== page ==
The U.S. House of Representatives passed a bill this week that would create “a special envoy for monitoring and combating Islamophobia and include state-sponsored anti-Muslim violence in the department’s annual human rights reports,” according to Reuters.
Rep. Marjorie Taylor Greene, R-Ga., has called Omar a member of the “Jihad Squad” and Rep. Lauren Boebert, R-Colo., suggested recently that Omar was potentially a suicide bomber, according to Politico.
Why did the House just pass a bill to combat Islamophobia for Ilhan Omar while ignoring her anti-Semitic behavior?
— Paul A. Szypula (@Bubblebathgirl) December 15, 2021
However the vitriol goes both ways after Omar was previously and repeatedly accused of using anti-Semitic rhetoric.
In 2019, Omar was condemned for anti-Semitic rhetoric that implied that monied interest was buying support for Israel in the United States.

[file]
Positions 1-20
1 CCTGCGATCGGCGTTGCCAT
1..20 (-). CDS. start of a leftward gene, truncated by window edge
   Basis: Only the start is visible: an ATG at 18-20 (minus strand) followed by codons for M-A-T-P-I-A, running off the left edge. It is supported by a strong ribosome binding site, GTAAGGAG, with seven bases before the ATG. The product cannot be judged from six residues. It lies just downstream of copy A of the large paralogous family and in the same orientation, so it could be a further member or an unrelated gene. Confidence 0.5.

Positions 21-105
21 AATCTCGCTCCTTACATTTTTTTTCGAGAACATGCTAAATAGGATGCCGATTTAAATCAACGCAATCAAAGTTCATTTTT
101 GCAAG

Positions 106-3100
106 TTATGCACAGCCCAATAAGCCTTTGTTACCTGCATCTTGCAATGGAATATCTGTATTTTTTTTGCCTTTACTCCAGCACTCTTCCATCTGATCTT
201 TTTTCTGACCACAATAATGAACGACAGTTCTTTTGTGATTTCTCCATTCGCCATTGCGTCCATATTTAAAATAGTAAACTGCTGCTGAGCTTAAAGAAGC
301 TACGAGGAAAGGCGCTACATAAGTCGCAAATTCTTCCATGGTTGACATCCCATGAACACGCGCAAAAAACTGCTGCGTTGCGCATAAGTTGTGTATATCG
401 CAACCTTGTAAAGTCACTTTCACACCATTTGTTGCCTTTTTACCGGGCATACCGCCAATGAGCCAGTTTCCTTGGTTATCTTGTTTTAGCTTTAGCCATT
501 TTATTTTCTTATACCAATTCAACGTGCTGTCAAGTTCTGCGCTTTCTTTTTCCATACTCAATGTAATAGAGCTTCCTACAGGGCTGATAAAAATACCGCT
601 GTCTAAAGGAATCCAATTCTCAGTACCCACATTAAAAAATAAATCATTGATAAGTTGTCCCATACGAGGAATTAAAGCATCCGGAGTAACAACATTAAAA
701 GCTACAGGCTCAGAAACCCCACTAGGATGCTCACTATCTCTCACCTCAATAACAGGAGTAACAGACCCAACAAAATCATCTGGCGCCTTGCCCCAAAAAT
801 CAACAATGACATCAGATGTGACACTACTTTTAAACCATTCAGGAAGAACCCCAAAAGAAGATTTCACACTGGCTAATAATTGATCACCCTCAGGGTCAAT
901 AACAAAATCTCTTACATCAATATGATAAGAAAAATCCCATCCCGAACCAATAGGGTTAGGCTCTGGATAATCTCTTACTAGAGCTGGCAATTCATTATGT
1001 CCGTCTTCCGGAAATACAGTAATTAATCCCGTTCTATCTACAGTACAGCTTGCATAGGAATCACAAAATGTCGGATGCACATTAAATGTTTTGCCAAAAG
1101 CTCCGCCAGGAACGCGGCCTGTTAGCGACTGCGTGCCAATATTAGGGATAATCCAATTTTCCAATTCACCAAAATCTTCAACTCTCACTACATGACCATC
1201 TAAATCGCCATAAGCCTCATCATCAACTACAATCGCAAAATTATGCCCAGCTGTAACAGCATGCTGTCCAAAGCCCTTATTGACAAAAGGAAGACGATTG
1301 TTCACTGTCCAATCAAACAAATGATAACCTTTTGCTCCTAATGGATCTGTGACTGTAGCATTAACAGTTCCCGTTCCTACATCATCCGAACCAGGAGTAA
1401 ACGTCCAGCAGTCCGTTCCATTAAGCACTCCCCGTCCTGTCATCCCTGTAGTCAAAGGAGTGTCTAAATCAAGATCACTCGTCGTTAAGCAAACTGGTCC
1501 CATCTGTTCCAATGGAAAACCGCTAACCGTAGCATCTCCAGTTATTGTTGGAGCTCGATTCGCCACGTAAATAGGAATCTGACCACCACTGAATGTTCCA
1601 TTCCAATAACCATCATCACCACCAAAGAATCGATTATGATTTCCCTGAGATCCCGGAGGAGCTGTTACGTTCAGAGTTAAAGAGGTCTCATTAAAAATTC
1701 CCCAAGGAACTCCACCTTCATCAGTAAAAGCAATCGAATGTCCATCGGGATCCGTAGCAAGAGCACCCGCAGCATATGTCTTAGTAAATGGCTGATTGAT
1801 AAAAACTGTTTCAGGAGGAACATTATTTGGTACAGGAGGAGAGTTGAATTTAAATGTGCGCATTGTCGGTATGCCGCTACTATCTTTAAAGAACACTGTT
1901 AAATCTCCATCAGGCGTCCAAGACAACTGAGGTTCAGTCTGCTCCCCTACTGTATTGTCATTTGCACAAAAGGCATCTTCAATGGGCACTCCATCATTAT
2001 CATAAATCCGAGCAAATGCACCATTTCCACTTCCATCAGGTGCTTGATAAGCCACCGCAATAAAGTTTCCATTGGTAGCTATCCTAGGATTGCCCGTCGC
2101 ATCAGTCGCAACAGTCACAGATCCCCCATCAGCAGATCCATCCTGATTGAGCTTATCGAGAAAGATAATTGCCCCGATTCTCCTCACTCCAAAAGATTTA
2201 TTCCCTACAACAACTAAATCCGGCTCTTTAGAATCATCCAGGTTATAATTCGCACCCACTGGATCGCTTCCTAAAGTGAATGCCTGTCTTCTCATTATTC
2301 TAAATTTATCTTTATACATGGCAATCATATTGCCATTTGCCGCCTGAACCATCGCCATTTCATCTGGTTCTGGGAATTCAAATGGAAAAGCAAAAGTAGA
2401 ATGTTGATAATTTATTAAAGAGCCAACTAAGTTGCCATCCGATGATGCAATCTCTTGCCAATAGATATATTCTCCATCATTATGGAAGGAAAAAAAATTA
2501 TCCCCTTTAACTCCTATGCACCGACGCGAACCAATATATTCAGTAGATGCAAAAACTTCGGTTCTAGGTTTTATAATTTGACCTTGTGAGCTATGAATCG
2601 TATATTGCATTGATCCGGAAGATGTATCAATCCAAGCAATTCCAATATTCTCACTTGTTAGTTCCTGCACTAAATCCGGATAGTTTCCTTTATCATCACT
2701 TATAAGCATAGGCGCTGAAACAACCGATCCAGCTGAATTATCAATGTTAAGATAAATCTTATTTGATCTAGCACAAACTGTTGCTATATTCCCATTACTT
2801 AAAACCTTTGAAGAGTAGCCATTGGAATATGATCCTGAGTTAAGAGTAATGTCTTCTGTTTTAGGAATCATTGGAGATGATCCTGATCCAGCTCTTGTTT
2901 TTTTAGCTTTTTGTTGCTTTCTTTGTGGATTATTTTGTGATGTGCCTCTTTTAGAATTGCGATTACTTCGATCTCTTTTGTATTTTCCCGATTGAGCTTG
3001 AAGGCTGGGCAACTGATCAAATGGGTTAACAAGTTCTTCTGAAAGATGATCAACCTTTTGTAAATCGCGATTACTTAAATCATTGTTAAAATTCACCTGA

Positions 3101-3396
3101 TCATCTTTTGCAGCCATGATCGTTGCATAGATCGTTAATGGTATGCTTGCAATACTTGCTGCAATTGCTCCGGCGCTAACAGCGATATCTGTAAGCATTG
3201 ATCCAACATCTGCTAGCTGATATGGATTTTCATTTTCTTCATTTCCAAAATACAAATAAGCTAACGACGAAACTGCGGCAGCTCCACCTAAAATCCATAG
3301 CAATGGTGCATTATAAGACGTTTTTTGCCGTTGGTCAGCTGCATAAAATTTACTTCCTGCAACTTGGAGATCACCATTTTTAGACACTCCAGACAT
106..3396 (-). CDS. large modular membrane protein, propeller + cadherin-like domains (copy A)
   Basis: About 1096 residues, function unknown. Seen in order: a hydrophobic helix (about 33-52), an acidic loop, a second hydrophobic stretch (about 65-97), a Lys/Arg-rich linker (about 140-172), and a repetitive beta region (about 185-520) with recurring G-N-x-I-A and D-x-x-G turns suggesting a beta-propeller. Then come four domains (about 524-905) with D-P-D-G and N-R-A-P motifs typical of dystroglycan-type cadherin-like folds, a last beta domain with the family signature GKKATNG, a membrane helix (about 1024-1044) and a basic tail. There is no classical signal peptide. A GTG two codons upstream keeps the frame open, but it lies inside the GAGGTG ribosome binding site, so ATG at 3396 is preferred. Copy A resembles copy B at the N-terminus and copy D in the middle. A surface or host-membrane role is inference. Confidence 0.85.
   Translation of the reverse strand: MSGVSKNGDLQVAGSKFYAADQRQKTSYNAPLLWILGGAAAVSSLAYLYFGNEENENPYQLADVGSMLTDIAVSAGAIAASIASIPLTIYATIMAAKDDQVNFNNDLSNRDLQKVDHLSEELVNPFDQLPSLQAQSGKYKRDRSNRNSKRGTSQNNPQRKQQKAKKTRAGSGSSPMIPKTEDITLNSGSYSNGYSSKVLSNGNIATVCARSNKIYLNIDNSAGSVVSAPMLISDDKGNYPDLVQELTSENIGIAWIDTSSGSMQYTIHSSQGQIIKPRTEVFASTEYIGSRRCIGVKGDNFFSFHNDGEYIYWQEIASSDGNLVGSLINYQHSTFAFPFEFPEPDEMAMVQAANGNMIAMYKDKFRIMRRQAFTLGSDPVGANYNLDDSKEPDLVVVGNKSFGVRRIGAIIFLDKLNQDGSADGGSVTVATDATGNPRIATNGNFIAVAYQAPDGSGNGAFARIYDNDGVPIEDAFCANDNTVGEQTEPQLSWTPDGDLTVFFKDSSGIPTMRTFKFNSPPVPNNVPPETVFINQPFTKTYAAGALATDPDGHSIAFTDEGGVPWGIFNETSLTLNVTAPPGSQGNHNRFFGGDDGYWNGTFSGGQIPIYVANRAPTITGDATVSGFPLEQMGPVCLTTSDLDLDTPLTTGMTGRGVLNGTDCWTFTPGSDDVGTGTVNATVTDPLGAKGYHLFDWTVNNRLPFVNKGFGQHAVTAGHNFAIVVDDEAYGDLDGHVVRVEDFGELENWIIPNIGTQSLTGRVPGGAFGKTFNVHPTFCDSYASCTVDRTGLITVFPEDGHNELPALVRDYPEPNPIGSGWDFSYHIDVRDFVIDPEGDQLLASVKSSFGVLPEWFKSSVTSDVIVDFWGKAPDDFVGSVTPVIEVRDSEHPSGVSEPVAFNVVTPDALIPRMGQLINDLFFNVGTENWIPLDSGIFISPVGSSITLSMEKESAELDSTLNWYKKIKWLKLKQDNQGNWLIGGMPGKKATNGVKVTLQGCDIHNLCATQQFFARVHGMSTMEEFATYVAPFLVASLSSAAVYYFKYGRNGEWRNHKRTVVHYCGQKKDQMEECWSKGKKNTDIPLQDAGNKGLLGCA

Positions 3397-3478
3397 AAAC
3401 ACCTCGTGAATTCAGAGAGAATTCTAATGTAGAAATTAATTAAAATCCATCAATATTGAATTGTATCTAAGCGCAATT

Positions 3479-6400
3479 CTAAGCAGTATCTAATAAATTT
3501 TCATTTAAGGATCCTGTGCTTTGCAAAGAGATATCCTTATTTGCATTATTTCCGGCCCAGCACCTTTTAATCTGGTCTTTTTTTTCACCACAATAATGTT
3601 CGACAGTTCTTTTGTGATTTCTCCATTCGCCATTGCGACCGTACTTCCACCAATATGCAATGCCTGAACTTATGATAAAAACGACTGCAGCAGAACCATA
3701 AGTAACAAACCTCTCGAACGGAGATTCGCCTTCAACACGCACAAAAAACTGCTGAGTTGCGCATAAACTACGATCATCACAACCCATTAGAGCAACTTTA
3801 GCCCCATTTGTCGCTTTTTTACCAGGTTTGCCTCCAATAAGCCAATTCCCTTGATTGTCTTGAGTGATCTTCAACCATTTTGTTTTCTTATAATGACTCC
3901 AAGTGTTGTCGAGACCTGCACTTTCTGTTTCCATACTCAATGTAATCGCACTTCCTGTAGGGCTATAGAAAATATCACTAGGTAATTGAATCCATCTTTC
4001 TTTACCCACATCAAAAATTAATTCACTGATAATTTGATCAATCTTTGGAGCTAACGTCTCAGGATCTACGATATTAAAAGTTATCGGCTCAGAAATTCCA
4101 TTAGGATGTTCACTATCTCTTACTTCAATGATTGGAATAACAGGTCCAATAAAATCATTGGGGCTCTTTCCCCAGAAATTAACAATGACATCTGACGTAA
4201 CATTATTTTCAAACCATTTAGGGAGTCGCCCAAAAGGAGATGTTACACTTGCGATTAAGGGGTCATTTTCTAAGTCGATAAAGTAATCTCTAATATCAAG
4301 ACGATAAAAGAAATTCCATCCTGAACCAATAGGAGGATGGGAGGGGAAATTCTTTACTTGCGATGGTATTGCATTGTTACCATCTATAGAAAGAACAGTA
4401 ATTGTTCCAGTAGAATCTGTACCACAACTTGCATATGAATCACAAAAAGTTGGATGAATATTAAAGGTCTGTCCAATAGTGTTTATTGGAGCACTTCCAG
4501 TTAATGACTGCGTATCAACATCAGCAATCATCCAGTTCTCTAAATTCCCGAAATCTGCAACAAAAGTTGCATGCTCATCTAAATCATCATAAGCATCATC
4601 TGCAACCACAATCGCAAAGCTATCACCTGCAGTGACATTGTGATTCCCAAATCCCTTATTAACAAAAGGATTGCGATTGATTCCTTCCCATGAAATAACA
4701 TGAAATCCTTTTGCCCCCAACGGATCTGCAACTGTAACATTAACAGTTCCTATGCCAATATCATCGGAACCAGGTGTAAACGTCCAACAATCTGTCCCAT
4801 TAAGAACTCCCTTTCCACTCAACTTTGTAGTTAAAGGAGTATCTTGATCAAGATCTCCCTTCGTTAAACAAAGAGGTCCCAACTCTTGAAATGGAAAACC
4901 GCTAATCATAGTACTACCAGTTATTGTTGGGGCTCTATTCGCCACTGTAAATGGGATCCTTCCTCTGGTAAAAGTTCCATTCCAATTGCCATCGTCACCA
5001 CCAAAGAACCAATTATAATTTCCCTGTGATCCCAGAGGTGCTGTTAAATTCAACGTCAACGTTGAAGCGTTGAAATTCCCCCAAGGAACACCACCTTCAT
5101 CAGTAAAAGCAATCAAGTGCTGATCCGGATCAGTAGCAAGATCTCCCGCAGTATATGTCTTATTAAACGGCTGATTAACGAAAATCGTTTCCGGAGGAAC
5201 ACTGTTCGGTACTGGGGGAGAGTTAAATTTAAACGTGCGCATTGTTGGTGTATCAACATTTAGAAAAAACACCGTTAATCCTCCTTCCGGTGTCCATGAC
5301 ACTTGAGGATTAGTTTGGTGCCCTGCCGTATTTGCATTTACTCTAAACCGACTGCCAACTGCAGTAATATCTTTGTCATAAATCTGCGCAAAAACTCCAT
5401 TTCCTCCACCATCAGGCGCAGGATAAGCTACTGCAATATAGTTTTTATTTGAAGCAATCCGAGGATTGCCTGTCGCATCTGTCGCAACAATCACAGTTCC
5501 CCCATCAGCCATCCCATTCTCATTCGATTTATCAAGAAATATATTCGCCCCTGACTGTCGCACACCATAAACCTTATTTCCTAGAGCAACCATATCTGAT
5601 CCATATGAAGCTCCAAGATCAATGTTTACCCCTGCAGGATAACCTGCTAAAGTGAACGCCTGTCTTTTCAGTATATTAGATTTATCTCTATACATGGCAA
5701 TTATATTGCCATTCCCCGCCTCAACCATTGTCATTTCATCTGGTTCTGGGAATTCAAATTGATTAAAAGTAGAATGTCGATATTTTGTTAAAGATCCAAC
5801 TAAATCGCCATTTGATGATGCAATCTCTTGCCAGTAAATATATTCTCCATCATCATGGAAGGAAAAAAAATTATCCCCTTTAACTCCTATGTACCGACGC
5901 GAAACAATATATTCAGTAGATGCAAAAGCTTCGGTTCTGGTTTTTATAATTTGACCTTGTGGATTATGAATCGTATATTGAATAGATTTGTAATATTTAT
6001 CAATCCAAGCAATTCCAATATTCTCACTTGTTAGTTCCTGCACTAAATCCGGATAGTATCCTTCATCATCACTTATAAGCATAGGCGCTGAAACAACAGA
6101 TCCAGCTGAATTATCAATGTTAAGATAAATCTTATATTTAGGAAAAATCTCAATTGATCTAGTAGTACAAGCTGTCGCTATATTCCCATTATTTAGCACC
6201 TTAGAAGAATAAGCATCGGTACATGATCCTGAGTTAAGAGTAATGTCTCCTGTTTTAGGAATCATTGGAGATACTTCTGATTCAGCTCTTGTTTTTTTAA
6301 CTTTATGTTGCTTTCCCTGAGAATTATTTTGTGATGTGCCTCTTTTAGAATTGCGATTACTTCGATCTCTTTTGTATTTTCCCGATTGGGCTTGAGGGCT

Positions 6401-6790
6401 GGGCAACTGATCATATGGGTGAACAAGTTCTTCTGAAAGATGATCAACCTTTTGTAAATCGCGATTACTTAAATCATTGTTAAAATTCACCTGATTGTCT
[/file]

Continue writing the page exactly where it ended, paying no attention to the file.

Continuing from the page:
“I want to talk about the political influence in this country that says it is OK for people to push for allegiance to a foreign country,” Omar said about the U.S.-Israeli relationship and the allegiance of American Jews according to USAToday.
She followed up later writing, “I should not be expected to have allegiance/pledge support to a foreign country in order to serve my country in Congress or serve on committee.”
The fracas led some to demand that Omar be stripped of her committee assignments as a punishment.
“The issue is her repeated suggestion that support for the current policy toward Israel is the product of Jewish money buying support and/or Jews who are more loyal to Israel’s interests than they are to those of the United States,” wrote Henry Olson in the Washington Post.
Instead, Democrats watered down a proposed condemnation of Omar’s anti-Semitic comments into a generally worded “condemnation of hate speech to include groups like Native Americans, the LGBTQ community and immigrants,” according to Politico that was instead directed at then-president Trump.
However, Omar and her allies may not have won yet as the legislation passed this week now moves to the Senate, where it will face much tougher opposition.